BAKU, Azerbaijan, June 25. Investments in the global coal supply are expected to increase by 10 percent year-on-year in 2022, Trend reports via the International Energy Agency (IEA).
According to the research, around $105 billion was invested in the coal supply chain in 2021, which is an increase of 10 percent, compared to 2020, and almost close to the 2019 level (before the COVID-19 pandemic).
Meanwhile, the IEA does not expect the investments growth outside of China and India - major global coal suppliers.
"Coal shortages in China have had a significant ripple effect on investment in coal extraction, as the government has responded rapidly by increasing production in the short term. Coal mining capacity grew by around 370 Mtpa in the second half of 2021. With the opening of 140 Mtpa in the first half of 2021, this means that more than 500 Mtpa of coal extraction capacity has been put into operation in China in one year. Net capacity growth was lower, however, as part of the new capacity was commissioned under a capacity exchange scheme involving mine closures," said the report.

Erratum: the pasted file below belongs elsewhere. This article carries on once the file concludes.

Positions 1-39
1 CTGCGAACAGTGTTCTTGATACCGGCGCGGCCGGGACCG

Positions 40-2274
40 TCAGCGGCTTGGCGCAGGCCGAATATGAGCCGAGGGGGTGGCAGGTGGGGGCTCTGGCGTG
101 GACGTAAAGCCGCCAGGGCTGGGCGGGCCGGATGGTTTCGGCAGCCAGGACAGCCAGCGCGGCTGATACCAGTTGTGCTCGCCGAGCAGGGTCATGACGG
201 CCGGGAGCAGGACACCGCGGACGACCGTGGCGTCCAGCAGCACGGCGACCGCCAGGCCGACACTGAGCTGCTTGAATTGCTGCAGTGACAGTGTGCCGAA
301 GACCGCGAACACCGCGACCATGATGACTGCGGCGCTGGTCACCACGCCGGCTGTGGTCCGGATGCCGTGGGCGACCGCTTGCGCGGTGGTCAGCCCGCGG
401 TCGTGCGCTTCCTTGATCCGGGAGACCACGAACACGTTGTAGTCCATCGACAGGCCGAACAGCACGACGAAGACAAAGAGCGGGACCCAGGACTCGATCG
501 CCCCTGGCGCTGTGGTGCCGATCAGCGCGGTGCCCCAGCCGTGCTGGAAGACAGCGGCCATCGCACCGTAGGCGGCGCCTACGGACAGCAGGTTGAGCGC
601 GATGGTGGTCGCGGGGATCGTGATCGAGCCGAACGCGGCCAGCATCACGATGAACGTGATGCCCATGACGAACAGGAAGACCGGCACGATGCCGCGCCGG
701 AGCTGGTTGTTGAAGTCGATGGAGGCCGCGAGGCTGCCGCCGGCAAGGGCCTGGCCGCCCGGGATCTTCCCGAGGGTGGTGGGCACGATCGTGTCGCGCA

The IEA said India, the world’s second largest coal consumer and producer, aims to increase coal production as energy needs increase, and the government seeks to reduce imports. This is particularly relevant as the use of more expensive imported coal increased in 2022 due to supply shortages. The government-owned Coal India, accounting for more than 80 percent of national production, has set itself a target of 1,000 Mtpa in the upcoming years, as well as investing in the construction of washing plants and railway corridors.
“At over $80 billion, China and India are anticipated to make up the bulk of global coal investment in 2022. Outside China and India, it is not clear that such an increase in investment will take place. Investment in new “greenfield” coal mines follows long development cycles, meaning investors require a long-term view on demand beyond the current price cycle. However, higher prices can stimulate near-term investment in existing capacity,” the IEA said.
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